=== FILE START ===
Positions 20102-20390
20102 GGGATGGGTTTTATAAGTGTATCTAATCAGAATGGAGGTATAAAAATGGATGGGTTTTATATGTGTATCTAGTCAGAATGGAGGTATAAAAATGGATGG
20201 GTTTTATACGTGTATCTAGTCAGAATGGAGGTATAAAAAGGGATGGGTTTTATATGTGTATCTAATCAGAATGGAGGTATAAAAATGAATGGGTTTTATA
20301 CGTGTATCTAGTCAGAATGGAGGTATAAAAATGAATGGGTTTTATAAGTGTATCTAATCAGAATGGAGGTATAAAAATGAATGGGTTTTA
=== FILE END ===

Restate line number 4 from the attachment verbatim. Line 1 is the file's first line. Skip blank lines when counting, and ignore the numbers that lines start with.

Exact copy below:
20301 CGTGTATCTAGTCAGAATGGAGGTATAAAAATGAATGGGTTTTATAAGTGTATCTAATCAGAATGGAGGTATAAAAATGAATGGGTTTTA